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Killhope Burn at Wearhead in Weardale © Metaforz Photography 2013

Derwentdale is the most northerly of the Durham dales. The River Derwent rises at the confluence of the Beldon, Nookton and Bolt’s burns and creates much of the border with the neighbouring counties of Northumberland and Tyne & Wear. The fells of upper Derwentdale share the same lead-mining, smelting and quarrying heritage as those of Weardale and Teesdale and the villages of Ramshaw, Townfield and Hunstanworth were at the centre of the industry in the 19th century. All that is left today are industrial scars and artefacts dotted around the landscape such as chimneys, dams and worked out quarries (although the quarry at Dead Friars is still active). Like so many dales villages their populations expanded rapidly during the boom times of the early to mid-19th century, with miners coming from as far afield as Cornwall in search of work, and declined just as dramatically leaving behind a fascinating social history for such isolated villages. Hunstanworth is also notable for  its ruined pele tower in the grounds of St James’ church indicative of the times when towers such as these were required as a refuge in the troubled border areas of 16th century northern England.

Further down Derwentdale is the picture-postcard village of Blanchland which takes its name from the white robes of the premonstratensian canons who lived in the abbey there. Both Blanchland and Hunstanworth are mentioned in the Boldon Book of 1183.  The village was owned by Durham’s longest serving bishop Nathanial, Lord Crewe who served from 1674-1722; the gardens of the hotel that bears his name ‘The Lord Crewe Arms’ with its cosy stone-vaulted bar area were originally the cloisters of the abbey. In this charismatic, timeless village it is easy to imagine a young Edward III, in 1327, frantically mustering an advance force of men-at-arms in an attempt to cross the River Tyne ahead of a Scottish army that was plundering the north. Being unsuccessful in their quest to waylay the Scots they returned through the area to eventually confront them near Stanhope in Weardale. As an interesting aside, it was in Blanchland where, in August 1938, a young Alfred Wainwright (who was undertaking his inaugural ‘Pennine Journey’ and not yet the legendary walker and author that he was to become) read in the newspaper of the conference between Chamberlain and Hitler to be held in Munich the next day.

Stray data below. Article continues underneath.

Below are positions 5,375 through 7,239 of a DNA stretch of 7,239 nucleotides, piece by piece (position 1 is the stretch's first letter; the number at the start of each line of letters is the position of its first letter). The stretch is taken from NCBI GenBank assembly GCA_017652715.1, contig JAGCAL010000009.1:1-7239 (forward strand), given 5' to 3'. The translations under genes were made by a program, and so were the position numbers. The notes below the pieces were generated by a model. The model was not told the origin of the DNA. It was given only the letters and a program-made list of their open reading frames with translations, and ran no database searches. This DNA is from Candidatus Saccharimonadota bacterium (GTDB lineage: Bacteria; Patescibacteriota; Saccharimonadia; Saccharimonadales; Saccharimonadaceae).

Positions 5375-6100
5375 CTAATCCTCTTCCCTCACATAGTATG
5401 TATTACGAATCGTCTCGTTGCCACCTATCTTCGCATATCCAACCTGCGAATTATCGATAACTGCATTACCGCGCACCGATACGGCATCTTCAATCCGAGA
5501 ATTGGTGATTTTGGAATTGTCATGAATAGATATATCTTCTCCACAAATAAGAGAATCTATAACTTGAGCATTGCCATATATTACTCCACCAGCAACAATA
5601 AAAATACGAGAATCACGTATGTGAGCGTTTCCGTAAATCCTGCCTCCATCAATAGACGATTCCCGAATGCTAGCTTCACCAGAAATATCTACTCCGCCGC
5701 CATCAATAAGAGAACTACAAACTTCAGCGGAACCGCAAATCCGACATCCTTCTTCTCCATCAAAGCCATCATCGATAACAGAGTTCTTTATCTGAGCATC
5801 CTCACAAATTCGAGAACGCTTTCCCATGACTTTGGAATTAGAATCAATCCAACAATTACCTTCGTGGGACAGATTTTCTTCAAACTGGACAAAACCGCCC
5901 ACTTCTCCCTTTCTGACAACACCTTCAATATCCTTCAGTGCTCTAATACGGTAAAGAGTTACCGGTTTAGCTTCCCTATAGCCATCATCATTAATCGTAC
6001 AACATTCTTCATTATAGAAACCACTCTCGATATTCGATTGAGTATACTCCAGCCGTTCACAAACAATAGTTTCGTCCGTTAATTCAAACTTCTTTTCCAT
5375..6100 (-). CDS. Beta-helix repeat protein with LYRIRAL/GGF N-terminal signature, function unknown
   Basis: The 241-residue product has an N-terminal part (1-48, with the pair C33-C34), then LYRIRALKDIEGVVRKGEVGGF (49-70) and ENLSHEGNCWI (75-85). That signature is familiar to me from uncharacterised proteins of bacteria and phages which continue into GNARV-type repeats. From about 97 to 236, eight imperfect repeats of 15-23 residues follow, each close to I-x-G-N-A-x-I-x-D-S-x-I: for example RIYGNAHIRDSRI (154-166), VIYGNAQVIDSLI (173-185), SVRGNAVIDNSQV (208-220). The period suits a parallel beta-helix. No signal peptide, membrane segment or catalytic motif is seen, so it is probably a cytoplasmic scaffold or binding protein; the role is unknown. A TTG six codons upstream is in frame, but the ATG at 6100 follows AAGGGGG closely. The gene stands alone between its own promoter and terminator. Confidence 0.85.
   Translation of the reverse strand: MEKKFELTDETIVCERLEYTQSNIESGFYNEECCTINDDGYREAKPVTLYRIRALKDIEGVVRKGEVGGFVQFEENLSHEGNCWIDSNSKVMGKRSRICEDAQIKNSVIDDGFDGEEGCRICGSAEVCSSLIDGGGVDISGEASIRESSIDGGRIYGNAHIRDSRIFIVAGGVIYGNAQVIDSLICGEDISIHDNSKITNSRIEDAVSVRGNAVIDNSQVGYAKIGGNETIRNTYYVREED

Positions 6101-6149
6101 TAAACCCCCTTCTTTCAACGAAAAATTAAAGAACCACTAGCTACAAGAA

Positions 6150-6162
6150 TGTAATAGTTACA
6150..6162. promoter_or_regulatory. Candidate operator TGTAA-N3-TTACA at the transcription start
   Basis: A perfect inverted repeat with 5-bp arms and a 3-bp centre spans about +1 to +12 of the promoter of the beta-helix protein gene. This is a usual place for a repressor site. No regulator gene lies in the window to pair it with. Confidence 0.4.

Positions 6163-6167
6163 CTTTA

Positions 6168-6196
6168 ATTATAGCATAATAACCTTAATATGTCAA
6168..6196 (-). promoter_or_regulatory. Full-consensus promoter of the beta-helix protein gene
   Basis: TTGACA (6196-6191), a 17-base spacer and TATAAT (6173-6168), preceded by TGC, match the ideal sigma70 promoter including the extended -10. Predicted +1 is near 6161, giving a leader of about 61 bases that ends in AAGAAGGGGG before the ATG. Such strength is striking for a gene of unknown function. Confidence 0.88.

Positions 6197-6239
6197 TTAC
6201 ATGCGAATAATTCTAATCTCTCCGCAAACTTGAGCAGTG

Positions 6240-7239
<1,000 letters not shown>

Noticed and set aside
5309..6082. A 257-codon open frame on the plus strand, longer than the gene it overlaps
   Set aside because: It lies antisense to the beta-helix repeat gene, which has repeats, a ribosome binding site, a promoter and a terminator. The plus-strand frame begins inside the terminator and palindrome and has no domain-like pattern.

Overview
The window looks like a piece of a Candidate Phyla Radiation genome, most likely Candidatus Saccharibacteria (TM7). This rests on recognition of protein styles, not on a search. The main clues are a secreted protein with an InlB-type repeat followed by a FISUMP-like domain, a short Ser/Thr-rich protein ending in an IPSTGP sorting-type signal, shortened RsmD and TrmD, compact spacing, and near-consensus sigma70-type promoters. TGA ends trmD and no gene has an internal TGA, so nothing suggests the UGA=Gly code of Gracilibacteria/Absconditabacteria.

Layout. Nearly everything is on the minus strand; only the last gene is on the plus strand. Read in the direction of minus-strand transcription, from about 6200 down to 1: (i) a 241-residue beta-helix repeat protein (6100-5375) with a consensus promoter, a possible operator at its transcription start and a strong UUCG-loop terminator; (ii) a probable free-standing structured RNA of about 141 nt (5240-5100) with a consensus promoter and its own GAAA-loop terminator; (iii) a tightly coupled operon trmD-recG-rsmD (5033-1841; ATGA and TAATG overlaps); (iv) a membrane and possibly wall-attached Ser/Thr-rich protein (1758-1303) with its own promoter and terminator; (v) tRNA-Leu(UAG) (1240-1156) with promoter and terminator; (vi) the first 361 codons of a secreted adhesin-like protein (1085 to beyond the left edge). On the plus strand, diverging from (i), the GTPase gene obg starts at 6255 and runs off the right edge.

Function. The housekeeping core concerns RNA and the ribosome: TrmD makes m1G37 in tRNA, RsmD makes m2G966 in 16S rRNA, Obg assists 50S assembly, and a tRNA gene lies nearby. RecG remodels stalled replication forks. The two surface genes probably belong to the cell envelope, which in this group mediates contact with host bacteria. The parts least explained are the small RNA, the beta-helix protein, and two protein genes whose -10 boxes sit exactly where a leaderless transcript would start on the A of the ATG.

At the other end of the 3.5 mile-long Derwent reservoir (pictured above), constructed in 1967, are the villages of Edmundbyers and Muggleswick – again both mentioned in the Boldon Book. The former may have started life as an Anglo-Saxon farmstead (St Edmund’s church was rebuilt in 1858 but stands on much older foundations) while Muggleswick lays claim to the ruins of the 13th century manor house (pictured) that was once a hunting lodge belonging to Hugh de Darlington, the prior of the monastery at Durham. To the south on Muggleswick Common above the dale are the reservoirs of Smiddy Shaw and Hisehope and Waskerley. The surrounding commons are all Sites of Special Scientific Interest (SSSIs). Like the other dales, Derwentdale borders the Durham coalfield and is overlooked by what was once the site of the huge iron and steel works at Consett that closed in 1980 and which, but for a few industrial artefacts emplaced around its vast site, is no more than a rapidly fading memory.